“I want them to have fun out of producing beautiful music,” White said of the AACMS students. “I want them to have great joy doing what they love.”
Loupos said the New York City trip is an expensive one, and though students are asked to contribute to the trip financially, “we are still left with a huge expense.”
“We have been doing an incredible amount of fundraising and are continuing to do so.”
Each month the school has been selling Candygrams, where students and parents can send a treat and a message to someone at the school. September was “Apple of My Eye,” October was “No Tricks, Just Treats,” November is “I’m Thankful for You” Turkeygrams, and December will be “Happy Holiday” Candy Cane Grams.
AACMS has also had Dine to Donate, car wash, community movie night and basket raffle and sold pickles. They recently sold 91 buckets at a cookie dough sale, and sold apple dumplings from The Farm (formerly Meyer’s Family Restaurant) in Quakertown. Everything can be purchased from the school’s website.
They are also having a December lottery calendar fundraiser where you receive a calendar and a three-digit number. If your number matches the evening daily number, you win the amount listed on that day. The cost of each calendar is $10, and they will be sold online until Nov. 30.
Frozen Night will take center stage at the school Dec. 14. The evening will include a screening of the movie Frozen with visits from Elsa, Anna, Olaf and Santa Claus along with food, games and crafts.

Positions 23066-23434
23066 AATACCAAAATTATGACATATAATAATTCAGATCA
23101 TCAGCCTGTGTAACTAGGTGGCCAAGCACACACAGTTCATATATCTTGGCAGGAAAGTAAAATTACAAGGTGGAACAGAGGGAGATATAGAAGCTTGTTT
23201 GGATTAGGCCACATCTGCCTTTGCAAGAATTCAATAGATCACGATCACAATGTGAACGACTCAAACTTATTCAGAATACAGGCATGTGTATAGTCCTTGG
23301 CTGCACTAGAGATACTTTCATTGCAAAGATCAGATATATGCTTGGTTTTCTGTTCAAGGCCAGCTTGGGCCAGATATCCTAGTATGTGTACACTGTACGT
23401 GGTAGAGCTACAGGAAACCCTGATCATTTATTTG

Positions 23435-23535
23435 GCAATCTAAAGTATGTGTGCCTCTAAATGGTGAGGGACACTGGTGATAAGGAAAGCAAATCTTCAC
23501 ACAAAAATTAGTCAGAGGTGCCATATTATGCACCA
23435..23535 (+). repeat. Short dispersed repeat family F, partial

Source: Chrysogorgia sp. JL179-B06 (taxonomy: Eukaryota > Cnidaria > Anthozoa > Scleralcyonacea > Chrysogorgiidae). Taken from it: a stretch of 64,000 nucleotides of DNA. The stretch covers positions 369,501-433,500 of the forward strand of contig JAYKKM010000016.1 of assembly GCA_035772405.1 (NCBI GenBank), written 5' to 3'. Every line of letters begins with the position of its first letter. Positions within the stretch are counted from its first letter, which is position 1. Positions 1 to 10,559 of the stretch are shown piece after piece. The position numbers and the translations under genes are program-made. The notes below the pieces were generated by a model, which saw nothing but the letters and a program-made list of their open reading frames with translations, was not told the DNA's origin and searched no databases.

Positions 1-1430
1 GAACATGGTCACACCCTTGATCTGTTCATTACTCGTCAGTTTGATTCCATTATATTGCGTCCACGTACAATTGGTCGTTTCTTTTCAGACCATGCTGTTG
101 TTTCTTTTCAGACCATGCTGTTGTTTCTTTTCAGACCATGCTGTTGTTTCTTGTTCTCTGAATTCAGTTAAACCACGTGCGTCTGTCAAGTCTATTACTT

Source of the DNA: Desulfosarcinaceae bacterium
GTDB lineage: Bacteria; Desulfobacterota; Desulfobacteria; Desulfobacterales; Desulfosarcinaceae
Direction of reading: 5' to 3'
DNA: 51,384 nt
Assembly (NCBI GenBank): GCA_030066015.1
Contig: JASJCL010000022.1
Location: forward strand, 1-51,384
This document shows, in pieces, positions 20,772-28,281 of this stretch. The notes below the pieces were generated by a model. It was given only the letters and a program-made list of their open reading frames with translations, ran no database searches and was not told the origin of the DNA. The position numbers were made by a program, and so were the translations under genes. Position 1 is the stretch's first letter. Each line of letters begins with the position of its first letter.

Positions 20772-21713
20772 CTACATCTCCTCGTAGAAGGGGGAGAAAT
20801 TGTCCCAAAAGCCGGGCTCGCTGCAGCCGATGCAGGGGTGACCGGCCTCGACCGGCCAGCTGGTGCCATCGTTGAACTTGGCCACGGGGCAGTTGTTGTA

AACMS is appealing to local businesses to reach out and help them achieve their goal. “We are either asking for sponsorships from businesses, and in turn will promote them on our social media, including our website, or services in kind or donations toward student activities,” Loupos said.
“We are reaching out to businesses and churches and anyone willing to support the arts,” Cecchini said. “Any financial support the community can give is always welcome,” Cecchini said.
“The purpose of the charter arts school is to give kids an expanded exposure of their
artistic abilities, and we are seeking additional events and opportunities for this expanded scope,” Loupos said.
“We are seeking support and additional help to expand their horizons beyond the classroom,” Loupos said, noting the school is open to all students, from all school districts.
“We are incubating the arts.”
For more information visitarts-cs.org/; for information on financial donations email Cecchini firstname.lastname@example.org; and keep up to date on student’s activities on Facebookfacebook.com/ArtsAcademyCMS and Instagraminstagram.com/artsacademycms/.